A First Simulation of Attacks in the Automotive Network Communications Protocol FlexRay
Paper in proceedings, 2008

The automotive industry has over the last decade gradually replaced mechanical parts with electronics and software solutions. Modern vehicles contain a number of electronic control units (ECUs), which are connected in an in-vehicle network and provide various vehicle functionalities. The next generation automotive network communications protocol FlexRay has been developed to meet the future demands of automotive networking and can replace the existing CAN protocol. Moreover, the upcoming trend of ubiquitous vehicle communication in terms of vehicle-to-vehicle and vehicle-to-infrastructure communication introduces an entry point to the previously isolated in-vehicle network. Consequently, the in-vehicle network is exposed to a whole new range of threats known as cyber attacks. In this paper, we have analyzed the FlexRay protocol specification and evaluated the ability of the FlexRay protocol to withstand cyber attacks. We have simulated a set of plausible attacks targeting the ECUs on a FlexRay bus. From the results, we conclude that the FlexRay protocol lacks sufficient protection against the executed attacks, and we therefore argue that future versions of the specification should include security protection.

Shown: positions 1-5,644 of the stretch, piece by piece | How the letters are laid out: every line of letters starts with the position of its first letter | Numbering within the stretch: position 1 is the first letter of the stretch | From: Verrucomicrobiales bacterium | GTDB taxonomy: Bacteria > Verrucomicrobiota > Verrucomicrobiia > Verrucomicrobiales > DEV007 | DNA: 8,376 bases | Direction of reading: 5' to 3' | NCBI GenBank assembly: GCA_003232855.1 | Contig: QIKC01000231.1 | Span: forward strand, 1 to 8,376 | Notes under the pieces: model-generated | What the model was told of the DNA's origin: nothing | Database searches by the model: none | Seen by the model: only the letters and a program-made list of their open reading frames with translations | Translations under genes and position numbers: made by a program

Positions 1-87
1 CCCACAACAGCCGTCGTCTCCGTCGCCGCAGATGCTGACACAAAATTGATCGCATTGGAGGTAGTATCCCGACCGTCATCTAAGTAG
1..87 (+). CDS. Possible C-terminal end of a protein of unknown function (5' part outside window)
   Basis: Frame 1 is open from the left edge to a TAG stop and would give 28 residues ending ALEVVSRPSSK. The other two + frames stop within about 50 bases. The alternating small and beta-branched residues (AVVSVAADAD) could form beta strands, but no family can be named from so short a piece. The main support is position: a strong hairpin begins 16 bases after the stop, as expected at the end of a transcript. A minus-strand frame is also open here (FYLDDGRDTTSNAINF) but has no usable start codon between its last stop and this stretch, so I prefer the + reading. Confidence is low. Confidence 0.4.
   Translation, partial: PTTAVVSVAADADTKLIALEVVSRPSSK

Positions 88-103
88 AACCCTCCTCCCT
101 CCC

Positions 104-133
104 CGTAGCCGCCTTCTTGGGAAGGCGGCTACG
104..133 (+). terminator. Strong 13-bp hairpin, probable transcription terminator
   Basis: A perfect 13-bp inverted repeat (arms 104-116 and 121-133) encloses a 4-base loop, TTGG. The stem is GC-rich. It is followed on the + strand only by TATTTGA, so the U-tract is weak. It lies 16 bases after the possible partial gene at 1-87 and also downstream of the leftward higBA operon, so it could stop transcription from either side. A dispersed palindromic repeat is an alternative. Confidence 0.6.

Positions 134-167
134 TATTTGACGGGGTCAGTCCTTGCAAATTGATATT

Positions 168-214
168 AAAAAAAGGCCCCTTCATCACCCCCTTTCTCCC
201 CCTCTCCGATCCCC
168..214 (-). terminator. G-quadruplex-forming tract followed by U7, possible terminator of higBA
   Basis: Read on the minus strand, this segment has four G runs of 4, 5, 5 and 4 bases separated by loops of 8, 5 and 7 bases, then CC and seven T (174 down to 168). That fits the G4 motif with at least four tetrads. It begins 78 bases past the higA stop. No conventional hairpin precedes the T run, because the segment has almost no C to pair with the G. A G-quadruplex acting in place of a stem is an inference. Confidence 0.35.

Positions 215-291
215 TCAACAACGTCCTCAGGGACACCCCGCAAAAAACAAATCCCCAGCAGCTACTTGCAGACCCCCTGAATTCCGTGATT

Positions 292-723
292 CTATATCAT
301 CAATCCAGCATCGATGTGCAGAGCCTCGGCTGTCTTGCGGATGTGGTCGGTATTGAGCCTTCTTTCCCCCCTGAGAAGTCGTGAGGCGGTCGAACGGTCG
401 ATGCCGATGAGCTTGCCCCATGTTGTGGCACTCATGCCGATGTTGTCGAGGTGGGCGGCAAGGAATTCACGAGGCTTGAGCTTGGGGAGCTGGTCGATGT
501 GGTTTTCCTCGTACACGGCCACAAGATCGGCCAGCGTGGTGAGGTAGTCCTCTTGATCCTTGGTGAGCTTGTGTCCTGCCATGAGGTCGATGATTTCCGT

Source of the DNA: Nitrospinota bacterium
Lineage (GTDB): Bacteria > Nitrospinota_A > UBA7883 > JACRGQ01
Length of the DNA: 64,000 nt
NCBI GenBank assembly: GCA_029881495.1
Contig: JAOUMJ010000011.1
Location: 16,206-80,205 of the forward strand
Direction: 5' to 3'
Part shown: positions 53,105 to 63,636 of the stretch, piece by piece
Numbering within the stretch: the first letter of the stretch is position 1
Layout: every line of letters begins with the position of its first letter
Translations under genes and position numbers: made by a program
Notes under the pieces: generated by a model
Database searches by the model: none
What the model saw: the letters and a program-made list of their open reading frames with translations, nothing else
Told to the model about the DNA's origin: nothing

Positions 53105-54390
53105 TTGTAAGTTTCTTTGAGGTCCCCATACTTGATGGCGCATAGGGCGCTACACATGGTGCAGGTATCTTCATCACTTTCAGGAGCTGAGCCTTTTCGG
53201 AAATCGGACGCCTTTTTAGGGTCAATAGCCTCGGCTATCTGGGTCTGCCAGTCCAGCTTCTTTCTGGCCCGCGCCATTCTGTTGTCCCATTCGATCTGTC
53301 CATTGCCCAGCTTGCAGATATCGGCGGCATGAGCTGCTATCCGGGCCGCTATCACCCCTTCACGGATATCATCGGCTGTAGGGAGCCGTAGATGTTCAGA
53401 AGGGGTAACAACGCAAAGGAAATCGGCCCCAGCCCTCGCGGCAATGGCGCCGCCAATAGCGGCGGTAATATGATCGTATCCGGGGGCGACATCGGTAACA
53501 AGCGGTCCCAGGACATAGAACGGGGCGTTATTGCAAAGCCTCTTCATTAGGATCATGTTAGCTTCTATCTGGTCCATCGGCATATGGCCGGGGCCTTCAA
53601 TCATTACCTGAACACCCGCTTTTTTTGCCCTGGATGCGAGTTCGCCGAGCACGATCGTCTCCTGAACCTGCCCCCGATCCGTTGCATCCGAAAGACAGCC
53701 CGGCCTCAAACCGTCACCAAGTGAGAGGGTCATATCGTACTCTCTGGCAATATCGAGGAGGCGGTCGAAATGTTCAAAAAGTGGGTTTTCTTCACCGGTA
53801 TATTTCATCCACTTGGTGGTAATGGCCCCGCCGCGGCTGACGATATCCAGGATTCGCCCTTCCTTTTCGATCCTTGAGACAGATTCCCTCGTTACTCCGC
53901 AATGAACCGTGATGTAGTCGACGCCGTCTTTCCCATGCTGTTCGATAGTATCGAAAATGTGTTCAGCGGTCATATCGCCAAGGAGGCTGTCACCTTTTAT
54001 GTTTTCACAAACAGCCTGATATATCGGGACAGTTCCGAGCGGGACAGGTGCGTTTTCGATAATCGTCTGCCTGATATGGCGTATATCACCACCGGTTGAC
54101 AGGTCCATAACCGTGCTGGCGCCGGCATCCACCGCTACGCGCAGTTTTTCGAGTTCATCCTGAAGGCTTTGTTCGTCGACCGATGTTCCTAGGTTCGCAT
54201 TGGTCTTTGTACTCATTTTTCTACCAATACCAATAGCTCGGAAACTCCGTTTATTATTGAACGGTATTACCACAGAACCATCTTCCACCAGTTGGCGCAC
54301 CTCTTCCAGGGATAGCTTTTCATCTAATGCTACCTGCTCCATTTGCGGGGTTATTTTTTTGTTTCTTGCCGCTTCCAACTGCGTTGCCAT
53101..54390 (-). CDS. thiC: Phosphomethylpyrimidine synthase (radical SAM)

Dennis Nilsson

Chalmers, Computer Science and Engineering (Chalmers), Computer Engineering (Chalmers)

Ulf Larson

Chalmers, Computer Science and Engineering (Chalmers), Computer Engineering (Chalmers)

Francesco Picasso

Erland Jonsson

Chalmers, Computer Science and Engineering (Chalmers), Computer Engineering (Chalmers)

Proceedings of the International Workshop on Computational Intelligence in Security for Information Systems (CISIS), October 23-24, 2008, Genova, Italy


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Computer Engineering



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